Pop-Up Problem

During the summer of 2017, the Digital Tattoo project team is collaborating with students and others on the development of case study scenarios for use in seminars in teacher education programs.

Workshop participants have the opportunity to:

  • build their confidence for decision-making about posting and sharing content online.
  • practice using guidelines and resources to support decision-making.
  • reflect on and discuss the multiple perspectives at play in each scenario and the implications for themselves as beginning teachers.

Despite the associated risks, it is often necessary for teacher candidates to use personally-owned technology in their teaching.

Table Discussion

In groups of 3-4:

1. Read the case study and consider your response to the personal reflection question as you read.

2. Discuss each question below with your group, using the resources to support your responses.

3. Take notes on your discussion to share when the large group reconvenes.

While reading the case study, consider your personal response to the following question:

Technology and the internet can enhance my teaching. Knowing this, am I prepared to incorporate technology into my instruction and handle any awkward or difficult incidents that occur as a result?

Girl and laptop.jpg

Shira is always looking for creative ways to engage the grade 3 students she is teaching in her practicum. While searching online for fun ideas to incorporate into one of her upcoming art classes, she comes across a lesson plan that involves painting using toy squirt guns, which she thinks her students would enjoy. While her students are working on their math problems, Shira decides to search for inexpensive squirt guns she can purchase to use with the lesson. She uses a personal laptop that she brought to school because her school advisor is using the classroom computer for her own work. Although she was advised that teachers are encouraged to use only school devices for their work, teacher candidates were not given computers to use for their teaching, which means that Shira has had to use her own laptop for most of her instruction and planning. At the beginning of her practicum, she created a separate account on the computer for her to use at school, and she tries to keep her device locked with a password when she is not in front of it. Her school advisor does the same with the classroom computer as a way of ensuring that students cannot gain access to any of her work or personal accounts when she is away from her desk.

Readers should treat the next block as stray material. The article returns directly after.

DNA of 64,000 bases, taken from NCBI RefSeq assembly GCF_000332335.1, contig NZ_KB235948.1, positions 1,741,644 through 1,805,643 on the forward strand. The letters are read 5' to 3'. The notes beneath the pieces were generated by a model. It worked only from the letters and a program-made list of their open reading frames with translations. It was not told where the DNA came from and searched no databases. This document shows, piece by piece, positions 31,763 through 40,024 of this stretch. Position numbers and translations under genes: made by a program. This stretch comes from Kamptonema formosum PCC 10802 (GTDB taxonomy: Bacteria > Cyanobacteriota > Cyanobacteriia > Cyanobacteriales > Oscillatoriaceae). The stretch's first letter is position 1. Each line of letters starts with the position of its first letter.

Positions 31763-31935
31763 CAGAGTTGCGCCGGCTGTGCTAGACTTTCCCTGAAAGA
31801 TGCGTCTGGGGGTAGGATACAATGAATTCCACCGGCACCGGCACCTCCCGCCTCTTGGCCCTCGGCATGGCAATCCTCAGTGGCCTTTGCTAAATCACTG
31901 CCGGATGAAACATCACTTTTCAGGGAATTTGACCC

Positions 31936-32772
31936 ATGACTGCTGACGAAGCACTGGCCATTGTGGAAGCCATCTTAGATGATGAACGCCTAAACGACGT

While searching for suitable toys with search terms like “squirt gun” and “squirt toy,” Shira explores the suggested webpages, one of which unexpectedly features sex toys with names and descriptions related to her search terms. She quickly returns to the Google search results to continue looking for appropriate resources; however, unbeknownst to Shira, a pop-up advertisement featuring sexually explicit images has emerged behind her search window as a result of clicking on the previous link. While she continues to explore the other search results, Shira notices that a student has his hand raised to request assistance with a math problem and, hoping that he has not been waiting long, she leaves her computer. In her rush to help the student and any others who may have questions about their work, Shira forgets to close her search window or lock the device, and does not think to do so as she becomes busy helping students for the rest of the period.